Chicago isn't going to get much in the way of talent for Bonifacio—a low-level prospect is about as much as any rational GM will surrender—but he's more valuable as a role player on a contender than he is as a starter on a rebuilding ballclub.

8. RHP Jason Hammel, Chicago Cubs

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    John Bazemore/Associated Press

    Age: 31

    Contract: one year, $6 million

    2014 Stats: 10 GS, 5-3, 3.28 ERA (3.17 FIP), 0.90 WHIP, 64.1 IP, 43 H, 2.1 BB/9, 7.6 K/9

    Only a few weeks of the season had passed before Fox Sports' Ken Rosenthal first mentioned 31-year-old Jason Hammel as a potential trade chip for the rebuilding Chicago Cubs. Shortly after that, Rosenthal's Fox Sports colleague, Jon Morosi, chimed in to keep trade winds swirling.

    In late April, Morosi believed Hammel could find himself on the move as early as June, assuming he stayed healthy. So far, so good on that front.

    But Hammel's production on the mound drops off significantly after the first month of the season. Since 2011, Hammel's ERA has risen from 3.03 in April to 4.93 the rest of the season. His win-loss record has also plummeted, going from 12-4 in April to 12-24 after.

    That's exactly how things are playing out:

    '14 Splits (GS)W-LERAWHIPBB/9K/9
    April (5)4-12.080.691.87.0
    May (5)1-

    While he isn't going to command a massive return, it makes little sense for a rebuilding Cubs team to keep him around if a contender comes calling. Hammel will follow in the footsteps of Paul Maholm and Scott Feldman, veterans on short-term deals who the Cubs flipped for mid-level prospects at the deadline.

    Nobody's going to mistake him for a front-of-the-rotation arm, but Hammel is a seasoned veteran who knows how to pitch. He can provide a contender with solid innings at the back end of a rotation, doing just enough to keep a team in games.

7. SS Asdrubal Cabrera, Cleveland Indians

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    Age: 28

    Contract: one year, $10 million

    2014 Stats: 48 G, .257/.338/.389, 16 XBH (3 HR), 14 RBI, 27 R, 4-of-5 SB, 108 wRC+

    Trade winds began to swirl around Asdrubal Cabrera at the winter meetings, when Fox Sports' Jon Morosi and Ken Rosenthal reported Cleveland was listening to offers on its two-time All-Star shortstop.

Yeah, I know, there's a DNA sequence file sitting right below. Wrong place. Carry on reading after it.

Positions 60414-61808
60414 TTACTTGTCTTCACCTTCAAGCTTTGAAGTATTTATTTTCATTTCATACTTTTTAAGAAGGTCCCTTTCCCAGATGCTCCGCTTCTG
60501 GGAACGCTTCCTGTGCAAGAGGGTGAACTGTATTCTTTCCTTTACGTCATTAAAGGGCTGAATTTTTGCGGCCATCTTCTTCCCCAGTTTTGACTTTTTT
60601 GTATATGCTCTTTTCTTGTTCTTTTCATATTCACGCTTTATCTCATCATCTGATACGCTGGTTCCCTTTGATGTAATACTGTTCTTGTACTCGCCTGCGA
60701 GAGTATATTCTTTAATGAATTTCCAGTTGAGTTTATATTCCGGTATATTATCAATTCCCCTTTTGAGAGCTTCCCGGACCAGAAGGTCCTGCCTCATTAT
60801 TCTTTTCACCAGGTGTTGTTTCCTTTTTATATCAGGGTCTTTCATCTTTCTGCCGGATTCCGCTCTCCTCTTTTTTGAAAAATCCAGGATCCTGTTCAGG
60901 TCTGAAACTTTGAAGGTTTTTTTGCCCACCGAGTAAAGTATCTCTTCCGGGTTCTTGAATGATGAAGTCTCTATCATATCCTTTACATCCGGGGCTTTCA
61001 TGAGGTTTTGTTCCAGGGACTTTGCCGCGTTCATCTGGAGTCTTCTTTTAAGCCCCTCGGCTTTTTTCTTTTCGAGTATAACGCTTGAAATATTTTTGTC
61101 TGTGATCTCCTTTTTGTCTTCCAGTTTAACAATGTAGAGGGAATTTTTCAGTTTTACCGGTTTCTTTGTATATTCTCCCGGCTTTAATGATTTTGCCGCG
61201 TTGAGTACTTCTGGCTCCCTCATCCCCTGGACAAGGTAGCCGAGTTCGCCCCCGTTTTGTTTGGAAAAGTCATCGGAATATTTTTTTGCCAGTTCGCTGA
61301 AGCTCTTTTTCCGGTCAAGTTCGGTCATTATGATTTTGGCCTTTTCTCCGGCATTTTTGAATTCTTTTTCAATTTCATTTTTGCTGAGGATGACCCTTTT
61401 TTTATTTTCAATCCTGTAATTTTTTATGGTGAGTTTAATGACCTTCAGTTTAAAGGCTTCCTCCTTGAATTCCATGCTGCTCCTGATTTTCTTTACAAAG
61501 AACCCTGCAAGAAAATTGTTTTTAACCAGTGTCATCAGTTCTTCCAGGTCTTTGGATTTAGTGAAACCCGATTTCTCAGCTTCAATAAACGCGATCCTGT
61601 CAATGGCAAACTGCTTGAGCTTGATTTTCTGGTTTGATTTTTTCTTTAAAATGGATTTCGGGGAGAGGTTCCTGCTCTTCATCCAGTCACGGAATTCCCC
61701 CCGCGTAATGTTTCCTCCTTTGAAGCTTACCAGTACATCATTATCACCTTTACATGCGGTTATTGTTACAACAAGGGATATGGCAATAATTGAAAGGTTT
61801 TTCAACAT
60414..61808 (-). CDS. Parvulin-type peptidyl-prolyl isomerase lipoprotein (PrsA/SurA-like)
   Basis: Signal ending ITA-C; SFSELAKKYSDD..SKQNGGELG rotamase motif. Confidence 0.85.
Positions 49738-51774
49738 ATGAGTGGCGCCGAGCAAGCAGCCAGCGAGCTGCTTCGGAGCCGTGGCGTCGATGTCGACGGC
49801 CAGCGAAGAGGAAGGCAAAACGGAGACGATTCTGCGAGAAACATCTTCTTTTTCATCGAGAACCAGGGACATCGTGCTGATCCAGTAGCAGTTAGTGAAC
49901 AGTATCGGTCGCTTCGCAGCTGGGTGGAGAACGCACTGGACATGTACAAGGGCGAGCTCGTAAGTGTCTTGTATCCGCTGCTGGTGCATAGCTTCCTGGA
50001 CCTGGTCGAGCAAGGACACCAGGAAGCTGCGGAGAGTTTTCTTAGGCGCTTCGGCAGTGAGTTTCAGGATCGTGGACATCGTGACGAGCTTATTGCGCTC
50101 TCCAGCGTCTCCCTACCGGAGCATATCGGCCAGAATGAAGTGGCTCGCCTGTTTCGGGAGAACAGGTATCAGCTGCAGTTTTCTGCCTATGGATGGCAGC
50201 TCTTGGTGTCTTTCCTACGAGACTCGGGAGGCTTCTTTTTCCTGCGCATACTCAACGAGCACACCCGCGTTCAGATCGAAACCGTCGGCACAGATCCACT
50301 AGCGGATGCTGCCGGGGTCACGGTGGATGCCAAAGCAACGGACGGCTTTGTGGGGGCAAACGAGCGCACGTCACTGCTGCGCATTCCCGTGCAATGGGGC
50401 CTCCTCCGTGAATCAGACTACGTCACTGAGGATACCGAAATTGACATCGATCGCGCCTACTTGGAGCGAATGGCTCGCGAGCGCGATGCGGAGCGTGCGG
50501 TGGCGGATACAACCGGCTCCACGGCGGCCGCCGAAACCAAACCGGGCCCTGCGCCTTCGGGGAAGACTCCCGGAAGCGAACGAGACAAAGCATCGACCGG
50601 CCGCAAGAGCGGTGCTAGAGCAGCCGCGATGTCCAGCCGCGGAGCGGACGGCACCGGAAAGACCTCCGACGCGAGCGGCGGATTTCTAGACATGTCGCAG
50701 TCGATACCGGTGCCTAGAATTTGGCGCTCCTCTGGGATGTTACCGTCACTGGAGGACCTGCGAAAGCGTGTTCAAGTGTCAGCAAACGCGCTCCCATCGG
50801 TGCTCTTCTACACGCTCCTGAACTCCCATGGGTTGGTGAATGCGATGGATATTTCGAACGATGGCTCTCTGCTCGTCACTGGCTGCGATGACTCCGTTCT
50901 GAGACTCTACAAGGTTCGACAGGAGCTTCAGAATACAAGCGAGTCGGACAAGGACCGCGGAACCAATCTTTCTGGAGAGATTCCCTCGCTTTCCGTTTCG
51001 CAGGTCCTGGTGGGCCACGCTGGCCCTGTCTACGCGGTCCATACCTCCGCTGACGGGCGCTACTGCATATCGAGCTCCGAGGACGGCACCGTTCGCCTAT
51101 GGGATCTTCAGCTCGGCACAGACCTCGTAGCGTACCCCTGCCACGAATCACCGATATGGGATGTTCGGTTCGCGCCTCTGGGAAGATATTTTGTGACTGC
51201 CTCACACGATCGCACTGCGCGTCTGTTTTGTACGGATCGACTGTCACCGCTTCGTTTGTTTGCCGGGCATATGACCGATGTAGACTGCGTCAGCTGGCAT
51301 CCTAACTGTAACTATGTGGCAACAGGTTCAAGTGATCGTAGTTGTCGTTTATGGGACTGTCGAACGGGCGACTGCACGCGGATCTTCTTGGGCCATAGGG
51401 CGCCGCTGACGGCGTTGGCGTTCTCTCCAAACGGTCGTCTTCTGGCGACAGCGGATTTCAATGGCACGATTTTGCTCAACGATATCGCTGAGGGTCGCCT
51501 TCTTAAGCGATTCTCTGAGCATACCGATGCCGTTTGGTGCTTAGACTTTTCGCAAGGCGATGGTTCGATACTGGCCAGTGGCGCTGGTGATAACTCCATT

While nothing ever materialized, Cabrera's time in Cleveland is undoubtedly coming to an end. A free agent after the season, top prospect Francisco Lindor is expected to take over at shortstop in 2015 and perhaps earlier than that, depending on what the Indians do with Cabrera.

    Coming off a disappointing, injury-plagued 2013-14 season, when he hit only .242/.299/.402 in 136 games, Cabrera has re-established his value, providing the Indians with some power and speed at a premium position, even though he plays below-average defense.

    With Lindor in the mix, it stands to reason the Indians aren't going to risk offering Cabrera a qualifying offer at the end of the season, leaving the team with two choices: Either let him walk away for nothing this winter, or trade him at the deadline.

    There's no shortage of teams that could use an upgrade at shortstop, and while he hasn't played second base since 2009, Cabrera has some experience there as well.

    Cabrera isn't going to bring Cleveland a massive package of talent in a trade, but by way of his play this season, the Indians should be able to acquire a talented youngster, preferably a starting pitcher to add to their rotation mix.

6. 3B Chase Headley, San Diego Padres

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    Age: 30

    Contract: one year, $10.525 million

    2014 Stats: 34 G, .207/.295/.353, 9 XBH (4 HR), 17 RBI, 13 R, 1-of-1 SB, 87 wRC+

    He's not as valuable as he was after his breakout 2012 campaign when he hit 31 home runs, led the National League with 115 RBI and had two years left on his contract.

    But Chase Headley remains a valuable trade chip that, at this point, the San Diego Padres have no choice but to play.

    Negotiations on a long-term extension have gone nowhere. Last month, CBS Sports' Jon Heyman reported the Padres had offered Headley a three-year extension between $33 million and $39 million over the winter.

    Headley never confirmed those numbers, and he hasn't closed the door on working out a deal to stay in San Diego. At the end of spring training, he explained to MLB.com's Corey Brock why he turned the team down: